Tycobrahe Octavia
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Tycobrahe Octavia. Because I Like This Sort of Thing. No really, what is it?. It is an Octave/Fuzz pedal for electric guitar. It uses three BJTs along the way. It was first made in the early ‘70s. The Circuit. Things To Consider.

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Tycobrahe Octavia

Because I Like This Sort of Thing


No really what is it
No really, what is it?

  • It is an Octave/Fuzz pedal for electric guitar.

  • It uses three BJTs along the way.

  • It was first made in the early ‘70s.



Things to consider
Things To Consider

  • First of all, this is a “positive ground” circuit. Basically this means that most of the voltages are of lower potential than the ground.

  • A few of the parts were not available through normal means, so I substituted. It worked out, so I’m satisfied.

  • For simplicity, I modeled the output of an electric guitar as a .1 V sin wave. This isn’t completely correct, as there are harmonics thrown in there initially, but it illustrates the point well.


The first transistor utilizes the collector voltage off the third transistor for its emitter voltage. The input signal goes into the base.

The First Transistor


What does this do
What does this do? third transistor for its emitter voltage. The input signal goes into the base.

  • The current that goes from the first transistor’s collector to the base of the second transistor depends on the potentiometer.

  • The spikes have different slopes to them… this will be important later on.


For 1k resistance due to potentiometer. third transistor for its emitter voltage. The input signal goes into the base.

For .1k resistance due to potentiometer.


The second transistor
The Second Transistor third transistor for its emitter voltage. The input signal goes into the base.

  • This transistor is there for current amplification.

  • PNP (2N3906)


The third transistor
The Third Transistor third transistor for its emitter voltage. The input signal goes into the base.

  • PNP (2N3906)

  • Due to the amplification from the second transistor, this transistor flips in and out of saturation.

  • The result is a clipped signal.

  • It also amplifies the signal a little.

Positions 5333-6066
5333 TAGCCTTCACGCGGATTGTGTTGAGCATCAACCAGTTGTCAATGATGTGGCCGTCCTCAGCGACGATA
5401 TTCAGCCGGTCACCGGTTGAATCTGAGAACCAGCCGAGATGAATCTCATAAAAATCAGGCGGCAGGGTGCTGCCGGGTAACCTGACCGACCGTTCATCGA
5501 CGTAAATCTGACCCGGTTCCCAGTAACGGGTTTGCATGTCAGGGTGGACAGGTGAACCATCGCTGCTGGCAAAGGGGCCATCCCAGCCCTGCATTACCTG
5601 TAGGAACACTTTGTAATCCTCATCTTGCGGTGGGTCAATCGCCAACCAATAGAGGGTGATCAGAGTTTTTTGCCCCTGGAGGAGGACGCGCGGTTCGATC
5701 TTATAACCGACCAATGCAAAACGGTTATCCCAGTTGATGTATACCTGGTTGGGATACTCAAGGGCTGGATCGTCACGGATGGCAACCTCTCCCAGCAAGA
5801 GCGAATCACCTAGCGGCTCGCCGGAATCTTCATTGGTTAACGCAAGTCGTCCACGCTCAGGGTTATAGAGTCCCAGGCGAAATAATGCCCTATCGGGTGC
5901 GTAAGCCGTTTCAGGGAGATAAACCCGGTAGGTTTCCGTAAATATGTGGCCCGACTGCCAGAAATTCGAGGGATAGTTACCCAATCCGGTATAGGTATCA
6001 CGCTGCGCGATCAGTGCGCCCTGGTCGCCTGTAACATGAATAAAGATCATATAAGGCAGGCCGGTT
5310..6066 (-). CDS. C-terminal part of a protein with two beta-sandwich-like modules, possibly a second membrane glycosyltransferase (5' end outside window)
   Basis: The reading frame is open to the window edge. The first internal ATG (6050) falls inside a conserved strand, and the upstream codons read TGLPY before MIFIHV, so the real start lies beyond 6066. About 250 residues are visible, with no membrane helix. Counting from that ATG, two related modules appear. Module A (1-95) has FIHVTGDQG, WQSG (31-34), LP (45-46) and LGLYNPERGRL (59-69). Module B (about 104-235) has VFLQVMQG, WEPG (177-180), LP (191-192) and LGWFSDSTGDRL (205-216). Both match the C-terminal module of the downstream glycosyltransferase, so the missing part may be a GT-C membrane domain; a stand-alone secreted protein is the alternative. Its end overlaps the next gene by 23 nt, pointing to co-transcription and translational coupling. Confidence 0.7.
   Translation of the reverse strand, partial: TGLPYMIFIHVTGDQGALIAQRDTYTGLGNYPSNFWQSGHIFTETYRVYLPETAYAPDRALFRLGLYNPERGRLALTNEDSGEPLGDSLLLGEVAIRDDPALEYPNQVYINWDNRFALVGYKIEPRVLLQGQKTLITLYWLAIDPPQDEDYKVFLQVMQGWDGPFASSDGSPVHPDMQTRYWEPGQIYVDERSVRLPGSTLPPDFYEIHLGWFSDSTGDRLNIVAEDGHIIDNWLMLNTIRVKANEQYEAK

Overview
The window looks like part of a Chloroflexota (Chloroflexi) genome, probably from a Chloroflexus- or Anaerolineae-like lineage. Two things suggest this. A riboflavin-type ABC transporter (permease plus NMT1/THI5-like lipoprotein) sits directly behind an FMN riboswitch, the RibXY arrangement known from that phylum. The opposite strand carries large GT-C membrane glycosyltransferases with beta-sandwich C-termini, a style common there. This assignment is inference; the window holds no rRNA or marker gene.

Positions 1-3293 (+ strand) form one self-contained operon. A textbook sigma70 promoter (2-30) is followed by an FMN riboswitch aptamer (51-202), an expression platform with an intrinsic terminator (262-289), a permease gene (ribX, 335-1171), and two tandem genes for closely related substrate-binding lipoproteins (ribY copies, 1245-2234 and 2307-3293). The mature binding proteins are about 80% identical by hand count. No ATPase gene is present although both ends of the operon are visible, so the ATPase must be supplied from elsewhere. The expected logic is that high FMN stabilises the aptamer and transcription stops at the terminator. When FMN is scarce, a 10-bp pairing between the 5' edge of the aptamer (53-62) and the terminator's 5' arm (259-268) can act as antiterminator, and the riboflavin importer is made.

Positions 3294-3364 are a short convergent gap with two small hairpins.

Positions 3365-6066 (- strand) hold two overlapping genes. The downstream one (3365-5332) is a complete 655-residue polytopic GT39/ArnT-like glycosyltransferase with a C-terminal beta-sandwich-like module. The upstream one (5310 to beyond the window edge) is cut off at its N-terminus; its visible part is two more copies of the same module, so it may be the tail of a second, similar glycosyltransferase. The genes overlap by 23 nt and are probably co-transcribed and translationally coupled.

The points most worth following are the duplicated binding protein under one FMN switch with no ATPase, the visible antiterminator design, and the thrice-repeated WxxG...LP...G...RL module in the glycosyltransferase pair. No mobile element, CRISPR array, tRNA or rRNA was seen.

Clipping third transistor for its emitter voltage. The input signal goes into the base.

The result of the third transistor is that the output current is clipped. It makes fuzz. Fuzz is good in this case, as this pedal is supposed to provide fuzz.

The following is the –1 x the current from the collector of Q3 when the potentiometer caused .5k ohms of resistance:


This is the resulting voltage on the primary side of the transformer for a .5k potentiometer value:

Transistor Output Result

Now that all is said and done with the transistors, we have most of the ac component being able to pass the capacitor and go to the transformer.


And Now For The Rectification... transformer for a .5k potentiometer value:

That last, clipped signal will now go through this transformer setup:

The transformer steps it down 1:3, and the diodes then rectify the signal, taking off the .7V off the voltages.



This is after going through a little volume control. There is actually a potentiometer instead of the two resistors in series, but it doesn’t affect the circuit other than amplitude.

The Output


Fourier Breakdown is actually a potentiometer instead of the two resistors in series, but it doesn’t affect the circuit other than amplitude.

The fourier analysis shows that there is actually more of the second harmonic (the octave) present than the first.


What about the potentiometer
What About The Potentiometer? is actually a potentiometer instead of the two resistors in series, but it doesn’t affect the circuit other than amplitude.

For 1k Ohms

Here are the resulting output graphs for two other values of the pot:


For .1k Ohms is actually a potentiometer instead of the two resistors in series, but it doesn’t affect the circuit other than amplitude.


Results
Results is actually a potentiometer instead of the two resistors in series, but it doesn’t affect the circuit other than amplitude.

  • As you can see, a greater resistance due to the potentiometer causes higher octave amplification.

  • A low resistance causes that steep signal we saw earlier to blend into itself, distort, and the octave element is not significant.

  • It was constructed, and after some finagling, it worked.

  • Before actually soldering the circuit I should work on the biasing and optimize it for the desired affects.

  • A true bypassing switch should be added, because otherwise this of little use and a pain to use.

That Is All